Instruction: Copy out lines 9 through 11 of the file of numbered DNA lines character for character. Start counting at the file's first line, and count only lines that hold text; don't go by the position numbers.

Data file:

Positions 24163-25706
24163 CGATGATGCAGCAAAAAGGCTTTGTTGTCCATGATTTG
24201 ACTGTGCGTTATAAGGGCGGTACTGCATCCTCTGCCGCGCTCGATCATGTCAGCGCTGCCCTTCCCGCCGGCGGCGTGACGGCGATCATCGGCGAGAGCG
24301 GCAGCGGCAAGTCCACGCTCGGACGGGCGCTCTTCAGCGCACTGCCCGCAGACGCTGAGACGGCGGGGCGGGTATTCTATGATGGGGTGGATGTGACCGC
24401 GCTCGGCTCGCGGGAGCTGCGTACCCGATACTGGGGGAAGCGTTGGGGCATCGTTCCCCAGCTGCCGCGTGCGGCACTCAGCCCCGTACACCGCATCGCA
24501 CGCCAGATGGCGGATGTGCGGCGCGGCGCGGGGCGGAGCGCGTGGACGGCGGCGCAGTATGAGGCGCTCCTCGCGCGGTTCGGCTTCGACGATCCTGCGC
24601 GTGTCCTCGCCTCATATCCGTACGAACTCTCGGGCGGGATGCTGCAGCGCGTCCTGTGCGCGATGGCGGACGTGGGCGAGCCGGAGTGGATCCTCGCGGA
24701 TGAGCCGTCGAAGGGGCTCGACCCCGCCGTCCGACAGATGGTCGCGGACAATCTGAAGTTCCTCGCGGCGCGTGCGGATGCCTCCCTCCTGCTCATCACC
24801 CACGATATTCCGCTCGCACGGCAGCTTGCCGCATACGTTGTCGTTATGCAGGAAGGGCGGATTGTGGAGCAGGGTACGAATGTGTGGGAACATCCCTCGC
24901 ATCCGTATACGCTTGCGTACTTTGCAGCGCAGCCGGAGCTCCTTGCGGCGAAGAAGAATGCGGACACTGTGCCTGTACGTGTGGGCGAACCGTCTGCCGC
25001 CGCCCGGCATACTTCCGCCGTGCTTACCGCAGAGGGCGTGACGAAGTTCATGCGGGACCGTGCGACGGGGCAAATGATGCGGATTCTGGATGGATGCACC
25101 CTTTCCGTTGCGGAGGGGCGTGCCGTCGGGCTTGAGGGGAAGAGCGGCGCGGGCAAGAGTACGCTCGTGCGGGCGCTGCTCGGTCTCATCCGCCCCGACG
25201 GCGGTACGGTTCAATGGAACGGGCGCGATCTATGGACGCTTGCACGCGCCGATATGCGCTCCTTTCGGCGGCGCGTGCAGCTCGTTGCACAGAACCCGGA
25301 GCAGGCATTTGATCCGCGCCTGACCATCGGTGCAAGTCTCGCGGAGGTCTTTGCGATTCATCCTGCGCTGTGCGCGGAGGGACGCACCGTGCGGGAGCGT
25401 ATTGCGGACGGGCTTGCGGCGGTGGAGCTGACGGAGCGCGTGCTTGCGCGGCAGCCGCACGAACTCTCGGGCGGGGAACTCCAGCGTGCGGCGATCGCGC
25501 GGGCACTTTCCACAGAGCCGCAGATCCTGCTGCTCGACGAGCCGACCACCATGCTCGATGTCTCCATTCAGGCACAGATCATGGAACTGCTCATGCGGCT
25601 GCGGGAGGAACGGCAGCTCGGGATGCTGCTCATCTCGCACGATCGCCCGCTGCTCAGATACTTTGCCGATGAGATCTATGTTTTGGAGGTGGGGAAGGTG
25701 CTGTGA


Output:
24801 CACGATATTCCGCTCGCACGGCAGCTTGCCGCATACGTTGTCGTTATGCAGGAAGGGCGGATTGTGGAGCAGGGTACGAATGTGTGGGAACATCCCTCGC
24901 ATCCGTATACGCTTGCGTACTTTGCAGCGCAGCCGGAGCTCCTTGCGGCGAAGAAGAATGCGGACACTGTGCCTGTACGTGTGGGCGAACCGTCTGCCGC
25001 CGCCCGGCATACTTCCGCCGTGCTTACCGCAGAGGGCGTGACGAAGTTCATGCGGGACCGTGCGACGGGGCAAATGATGCGGATTCTGGATGGATGCACC